QUESTION: Well, that’s fine.
MS NAUERT:So we’re not ready to announce all the specifics just yet, but we will on a daily basis get you all the information that you need so that you can plan your schedules. Okay? And Said, I’ll get back with you on that answer to that question.
QUESTION: And then I had one other logistical question.
MS NAUERT: Okay.
QUESTION: And that is the Tuesday thing, the Iran, United Against Nuclear Iran event, that is part – that’s a nongovernmental group that was very opposed to the Iran deal. I’m presuming that that is not – do you know what the venue is for that?
MS NAUERT: I don’t know where that is being held offhand.
MS NAUERT: Okay. Lesley, go right ahead.
QUESTION: Can I have – yeah, can I have a follow-up? So what does – can you give us some kind of insight into what the Secretary is thinking about this next meeting with the North Koreans? Does he feel – I mean, does he want to get a list of all the North Korean nuclear facilities from the foreign minister? Where does he – where does he want to take it? Can you give us some kind of --
MS NAUERT: So I think the first thing that we want to do is get a very fulsome readout that resulted from the meeting between North Korea and South Korea. We have received a preliminary readout – as you know, we coordinate very closely with the South Koreans – but have obviously have yet to meet with them face-to-face to fully flesh out the negotiations and the conversations and how those went in North Korea. So that’s the first step.
The Secretary looks forward to speaking with them in the days to come. The President, along with – our President, along with President Moon, will have an opportunity to chat, I believe in person, in the early part of the week. So that will be the first step, having those conversations to learn in a more granular level how those conversations went.
We are open to meeting, certainly, as you well know. The Secretary put out a statement yesterday congratulating President Moon on a successful series of meetings in North Korea. We welcome the reaffirmation of the elements that were agreed to in the Singapore summit, the joint agreement, and we also welcome Chairman Kim’s decision to complete the previously announced dismantlement of various sites.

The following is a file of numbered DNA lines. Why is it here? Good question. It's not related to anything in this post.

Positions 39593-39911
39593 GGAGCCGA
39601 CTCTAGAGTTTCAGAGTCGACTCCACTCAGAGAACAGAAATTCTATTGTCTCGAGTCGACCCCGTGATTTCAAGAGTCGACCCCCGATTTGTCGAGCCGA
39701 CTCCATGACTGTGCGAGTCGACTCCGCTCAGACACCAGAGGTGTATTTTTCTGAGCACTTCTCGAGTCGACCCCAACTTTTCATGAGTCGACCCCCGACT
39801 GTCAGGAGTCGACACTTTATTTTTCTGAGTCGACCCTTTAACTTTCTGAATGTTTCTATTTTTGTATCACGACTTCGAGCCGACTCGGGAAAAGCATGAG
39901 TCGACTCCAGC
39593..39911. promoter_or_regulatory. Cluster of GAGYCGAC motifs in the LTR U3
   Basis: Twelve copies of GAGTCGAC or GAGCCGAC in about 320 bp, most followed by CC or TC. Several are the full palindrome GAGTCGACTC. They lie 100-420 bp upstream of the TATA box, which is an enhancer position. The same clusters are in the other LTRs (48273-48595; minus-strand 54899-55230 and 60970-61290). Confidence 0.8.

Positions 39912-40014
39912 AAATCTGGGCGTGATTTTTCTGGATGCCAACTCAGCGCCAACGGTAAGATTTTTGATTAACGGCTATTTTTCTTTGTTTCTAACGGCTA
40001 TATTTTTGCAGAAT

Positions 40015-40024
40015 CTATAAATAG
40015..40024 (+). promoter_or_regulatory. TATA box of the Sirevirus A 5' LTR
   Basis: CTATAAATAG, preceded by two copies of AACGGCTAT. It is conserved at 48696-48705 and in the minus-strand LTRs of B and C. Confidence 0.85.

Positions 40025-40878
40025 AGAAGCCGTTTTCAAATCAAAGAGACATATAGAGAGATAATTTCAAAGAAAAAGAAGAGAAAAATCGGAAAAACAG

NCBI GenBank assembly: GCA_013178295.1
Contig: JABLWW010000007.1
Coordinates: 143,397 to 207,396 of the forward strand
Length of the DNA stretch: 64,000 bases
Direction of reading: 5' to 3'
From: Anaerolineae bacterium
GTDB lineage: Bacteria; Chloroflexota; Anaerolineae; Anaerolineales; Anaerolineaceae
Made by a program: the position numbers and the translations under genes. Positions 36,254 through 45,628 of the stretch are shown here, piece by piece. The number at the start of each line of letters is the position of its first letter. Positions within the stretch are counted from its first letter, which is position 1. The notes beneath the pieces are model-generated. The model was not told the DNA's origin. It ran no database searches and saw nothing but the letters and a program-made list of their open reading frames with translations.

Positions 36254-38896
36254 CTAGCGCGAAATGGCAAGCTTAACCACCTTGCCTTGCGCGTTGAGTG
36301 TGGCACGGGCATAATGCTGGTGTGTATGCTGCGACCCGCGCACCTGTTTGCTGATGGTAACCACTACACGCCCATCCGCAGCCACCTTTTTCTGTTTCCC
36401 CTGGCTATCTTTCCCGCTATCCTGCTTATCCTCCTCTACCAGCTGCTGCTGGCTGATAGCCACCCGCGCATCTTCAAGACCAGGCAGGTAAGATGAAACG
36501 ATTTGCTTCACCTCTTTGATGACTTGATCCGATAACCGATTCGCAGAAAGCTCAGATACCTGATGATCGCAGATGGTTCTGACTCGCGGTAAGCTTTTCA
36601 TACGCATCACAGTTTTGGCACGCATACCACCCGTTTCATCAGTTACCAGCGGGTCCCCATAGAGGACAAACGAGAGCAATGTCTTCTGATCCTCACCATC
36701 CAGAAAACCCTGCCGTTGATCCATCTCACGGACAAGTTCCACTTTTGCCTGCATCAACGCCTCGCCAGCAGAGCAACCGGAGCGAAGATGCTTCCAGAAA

So all of that is good news. We see that as progress, and we’re prepared to engage immediately in negotiations if and when they’re ready.
QUESTION:So there’s a lot of focus on the date, the 2021. What exactly is the goal for denuclearization by that time?
MS NAUERT: Well, this is something that the Secretary has spoken to before. I think when we were in Seoul, I think you and I were sitting right there with the Secretary, Francesco, as he talked about this and highlighted the fact that we get this done pretty quickly when or as North Korea cooperates. The intention is to get this done by the time the – at the end of the President’s first term. So this is not something new. It’s somehow been interpreted as something new, but this is something that the Secretary has said before.
QUESTION: You didn’t mention the Secretary chairing a UNSC meeting on North Korea on Thursday. Is this still happening?
MS NAUERT: As far as I know. Let me have my colleagues double-check. Yes, it is. Yeah.
QUESTION: Yes. And then on – yesterday in his statement, the Secretary didn’t mention the fact that Chairman Kim, Kim Jong-un, is asking for corresponding measures to dismantle its nuclear complex. Are you ready to corresponding measures, which would mean a phased, step-by-step, reciprocal process?
MS NAUERT: I think I’d go back to something that Chairman Moon has often said, and that we have to have --
QUESTION: Chairman Moon?
MS NAUERT: Excuse me.
QUESTION: Chairman Moon or President Moon or Chairman Kim?
MS NAUERT: You know I always do this, right? I get tired at the end of the day and people start marrying up like that, so --
QUESTION: This is just the beginning. (Laughter.)
MS NAUERT: I think I’d just go back to what I’ve said about that very issue before, and that nothing can happen in the absence of denuclearization. Denuclearization has to come first, okay.
QUESTION: So no corresponding measure to – for the dismantlement of the site?
MS NAUERT: Look, I don’t have any guidance on that beyond what I’ve just told you, that denuclearization is something that has to come.